Forest Service Releases Video About White Nose Syndrome

The USDA Forest Service has developed a video highlighting the challenges bats are facing as White Nose Syndrome spreads. “Battle for Bats: Surviving White Nose Syndrome” is a 13-minute video that describes the important ecological role bats play and the efforts being made by many state and federal agencies to conserve them. White Nose Syndrome (WNS) is a disease that affects hibernating bats that has caused extensive mortality in eastern North America. The disease is caused by a fungus that appears on the muzzle and other body parts of the bats. The animals exhibit uncharacteristic behavior during the winter including flying in winter months and clustering near the entrances of hibernacula. WNS has killed more than 5.7 million bats in eastern North America and in some hibernacula, 90 to 100 percent of bats have died. The new video is part of a collaborative effort by the many agencies and non-profit organizations that are working together to better understand and reduce the spread of the disease.

NRCS Report Shows Conservation Reduces Runoff in Chesapeake Bay Watershed

In December, the U.S. Department of Agriculture’s Natural Resource Conservation Service (NRCS) released a report that documents how the voluntary conservation efforts of farmers in the Chesapeake Bay Watershed have substantially reduced the amount of nitrogen, sediment and phosphorus leaving cultivated croplands. According to NRCS, the average edge-of-field sediment losses in the watershed decreased by more than 15 million tons per year since 2006, a drop of 8 percent. The amount of nitrogen entering into nearby waterways was reduced by 48.6 million pounds per year, a 6 percent reduction, and phosphorus was reduced by 7.1 million pounds, a 5 percent reduction.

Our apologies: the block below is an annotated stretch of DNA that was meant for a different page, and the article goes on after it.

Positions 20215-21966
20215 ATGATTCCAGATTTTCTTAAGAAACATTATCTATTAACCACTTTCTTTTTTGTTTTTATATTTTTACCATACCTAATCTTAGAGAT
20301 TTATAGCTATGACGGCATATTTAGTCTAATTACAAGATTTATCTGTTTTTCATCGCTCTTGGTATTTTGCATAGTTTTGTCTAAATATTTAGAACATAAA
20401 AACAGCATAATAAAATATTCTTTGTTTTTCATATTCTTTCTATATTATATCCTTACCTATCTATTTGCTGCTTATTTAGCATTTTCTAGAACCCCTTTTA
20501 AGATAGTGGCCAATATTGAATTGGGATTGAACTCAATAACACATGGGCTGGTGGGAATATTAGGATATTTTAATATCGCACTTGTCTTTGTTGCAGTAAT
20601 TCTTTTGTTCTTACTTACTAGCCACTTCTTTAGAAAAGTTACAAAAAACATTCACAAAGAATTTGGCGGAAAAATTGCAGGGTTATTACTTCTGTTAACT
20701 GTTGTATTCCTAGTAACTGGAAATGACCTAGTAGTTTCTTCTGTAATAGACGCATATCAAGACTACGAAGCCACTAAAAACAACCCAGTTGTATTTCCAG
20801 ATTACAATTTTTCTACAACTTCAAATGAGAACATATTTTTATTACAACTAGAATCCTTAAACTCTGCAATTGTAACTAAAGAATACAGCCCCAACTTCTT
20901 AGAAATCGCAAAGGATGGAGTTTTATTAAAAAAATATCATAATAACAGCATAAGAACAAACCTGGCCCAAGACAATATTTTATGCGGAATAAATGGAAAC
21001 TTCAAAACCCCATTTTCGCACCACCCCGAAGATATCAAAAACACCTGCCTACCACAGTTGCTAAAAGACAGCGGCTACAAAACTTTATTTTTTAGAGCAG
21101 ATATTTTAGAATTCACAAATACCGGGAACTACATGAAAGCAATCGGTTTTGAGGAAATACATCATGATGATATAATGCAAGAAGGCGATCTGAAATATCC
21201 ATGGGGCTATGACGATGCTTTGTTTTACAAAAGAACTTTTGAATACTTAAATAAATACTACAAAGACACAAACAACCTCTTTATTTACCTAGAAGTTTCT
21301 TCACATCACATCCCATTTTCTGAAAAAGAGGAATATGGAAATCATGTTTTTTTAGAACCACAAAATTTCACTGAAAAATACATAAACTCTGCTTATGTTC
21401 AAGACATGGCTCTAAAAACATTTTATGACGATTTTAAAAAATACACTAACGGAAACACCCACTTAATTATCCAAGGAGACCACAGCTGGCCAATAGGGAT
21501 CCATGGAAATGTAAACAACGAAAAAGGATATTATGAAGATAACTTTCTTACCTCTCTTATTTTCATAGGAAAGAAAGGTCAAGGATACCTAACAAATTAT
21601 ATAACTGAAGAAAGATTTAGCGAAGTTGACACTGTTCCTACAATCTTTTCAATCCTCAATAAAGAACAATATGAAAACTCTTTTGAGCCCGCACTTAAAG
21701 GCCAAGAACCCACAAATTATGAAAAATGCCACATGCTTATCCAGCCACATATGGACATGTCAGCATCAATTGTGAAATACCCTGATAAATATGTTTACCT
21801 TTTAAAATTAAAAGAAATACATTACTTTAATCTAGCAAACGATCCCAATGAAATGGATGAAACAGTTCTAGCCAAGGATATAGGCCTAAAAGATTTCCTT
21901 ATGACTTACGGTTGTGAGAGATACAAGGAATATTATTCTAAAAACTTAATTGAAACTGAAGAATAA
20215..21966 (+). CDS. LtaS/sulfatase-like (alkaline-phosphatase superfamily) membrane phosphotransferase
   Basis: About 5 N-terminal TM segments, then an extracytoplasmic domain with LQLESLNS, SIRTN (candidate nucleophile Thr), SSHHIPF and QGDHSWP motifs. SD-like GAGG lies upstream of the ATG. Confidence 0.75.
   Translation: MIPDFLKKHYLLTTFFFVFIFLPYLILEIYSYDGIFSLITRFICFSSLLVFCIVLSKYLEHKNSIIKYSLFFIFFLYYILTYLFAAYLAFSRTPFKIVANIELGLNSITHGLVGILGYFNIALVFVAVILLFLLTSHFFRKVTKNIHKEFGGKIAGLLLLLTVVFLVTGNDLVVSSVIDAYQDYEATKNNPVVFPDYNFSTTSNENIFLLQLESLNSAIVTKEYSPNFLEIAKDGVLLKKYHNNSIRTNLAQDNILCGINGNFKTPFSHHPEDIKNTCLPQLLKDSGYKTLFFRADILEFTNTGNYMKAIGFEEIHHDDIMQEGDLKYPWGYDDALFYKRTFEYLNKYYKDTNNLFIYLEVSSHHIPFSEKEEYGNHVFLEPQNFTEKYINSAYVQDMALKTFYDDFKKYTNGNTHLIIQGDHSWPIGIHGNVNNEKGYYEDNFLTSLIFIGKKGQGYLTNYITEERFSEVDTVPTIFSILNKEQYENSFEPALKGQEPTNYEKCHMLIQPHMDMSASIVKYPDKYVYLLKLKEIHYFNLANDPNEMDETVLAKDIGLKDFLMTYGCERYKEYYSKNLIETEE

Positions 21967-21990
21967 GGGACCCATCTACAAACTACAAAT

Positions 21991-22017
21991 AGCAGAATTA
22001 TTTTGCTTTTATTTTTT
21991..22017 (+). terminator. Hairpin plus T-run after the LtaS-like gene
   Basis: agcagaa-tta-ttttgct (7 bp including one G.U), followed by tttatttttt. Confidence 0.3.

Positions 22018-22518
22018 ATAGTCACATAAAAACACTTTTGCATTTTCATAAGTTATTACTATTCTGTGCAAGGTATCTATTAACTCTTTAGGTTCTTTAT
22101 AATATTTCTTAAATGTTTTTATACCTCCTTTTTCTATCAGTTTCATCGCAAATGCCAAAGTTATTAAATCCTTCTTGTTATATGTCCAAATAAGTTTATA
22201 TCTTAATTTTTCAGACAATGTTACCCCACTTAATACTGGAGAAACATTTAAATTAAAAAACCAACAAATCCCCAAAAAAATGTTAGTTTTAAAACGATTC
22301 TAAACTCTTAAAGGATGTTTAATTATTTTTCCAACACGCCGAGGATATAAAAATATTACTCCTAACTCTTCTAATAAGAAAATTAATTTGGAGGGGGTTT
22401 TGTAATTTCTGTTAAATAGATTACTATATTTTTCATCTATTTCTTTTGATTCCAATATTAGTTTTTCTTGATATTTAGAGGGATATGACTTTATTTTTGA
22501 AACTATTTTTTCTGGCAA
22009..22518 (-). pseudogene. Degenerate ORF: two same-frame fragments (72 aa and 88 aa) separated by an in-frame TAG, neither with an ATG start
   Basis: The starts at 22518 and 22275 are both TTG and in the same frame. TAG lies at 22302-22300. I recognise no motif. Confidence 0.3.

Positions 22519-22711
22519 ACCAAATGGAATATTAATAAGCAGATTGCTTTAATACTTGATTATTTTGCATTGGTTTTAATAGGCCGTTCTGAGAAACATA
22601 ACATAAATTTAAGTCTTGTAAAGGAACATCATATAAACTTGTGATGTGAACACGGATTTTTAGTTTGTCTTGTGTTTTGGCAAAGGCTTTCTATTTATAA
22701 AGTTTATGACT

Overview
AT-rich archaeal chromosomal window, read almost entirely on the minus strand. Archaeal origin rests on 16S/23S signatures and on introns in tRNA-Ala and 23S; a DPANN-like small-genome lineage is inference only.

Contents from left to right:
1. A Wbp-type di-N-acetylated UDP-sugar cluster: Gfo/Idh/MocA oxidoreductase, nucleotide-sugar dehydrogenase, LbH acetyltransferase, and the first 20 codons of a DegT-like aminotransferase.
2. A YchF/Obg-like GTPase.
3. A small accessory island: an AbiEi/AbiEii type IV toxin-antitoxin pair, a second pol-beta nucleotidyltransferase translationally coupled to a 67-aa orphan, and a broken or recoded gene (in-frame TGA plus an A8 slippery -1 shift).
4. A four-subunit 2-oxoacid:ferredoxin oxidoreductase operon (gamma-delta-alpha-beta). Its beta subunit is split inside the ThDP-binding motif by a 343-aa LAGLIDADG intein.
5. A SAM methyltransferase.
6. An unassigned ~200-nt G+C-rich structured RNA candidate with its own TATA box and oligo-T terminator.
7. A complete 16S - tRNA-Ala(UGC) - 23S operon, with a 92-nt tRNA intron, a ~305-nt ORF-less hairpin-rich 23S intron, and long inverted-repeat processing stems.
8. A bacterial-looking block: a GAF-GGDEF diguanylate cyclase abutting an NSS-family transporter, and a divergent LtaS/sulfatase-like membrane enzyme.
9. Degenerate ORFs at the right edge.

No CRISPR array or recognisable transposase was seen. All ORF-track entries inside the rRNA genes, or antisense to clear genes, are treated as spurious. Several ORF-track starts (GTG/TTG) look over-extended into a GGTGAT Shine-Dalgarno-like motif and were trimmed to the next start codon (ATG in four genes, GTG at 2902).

“This report demonstrates that voluntary conservation practices made possible through the Farm Bill can have a substantial impact on limiting nutrient and sediment runoff from farms in the Chesapeake Bay Watershed and across the nation,” Agriculture Secretary Tom Vilsack said. 
“These conservation efforts help to clean our soil and water, boost outdoor recreation that adds more that $640 billion to our economy, and ensure that agriculture has the tools to remain productive in the years to come. The good work of Chesapeake Bay landowners has generated substantial progress in a short period of time, but more needs to be done – which is why it is critical that Congress act now to pass a Farm Bill that provides the full array of programs and incentives to build on these efforts.”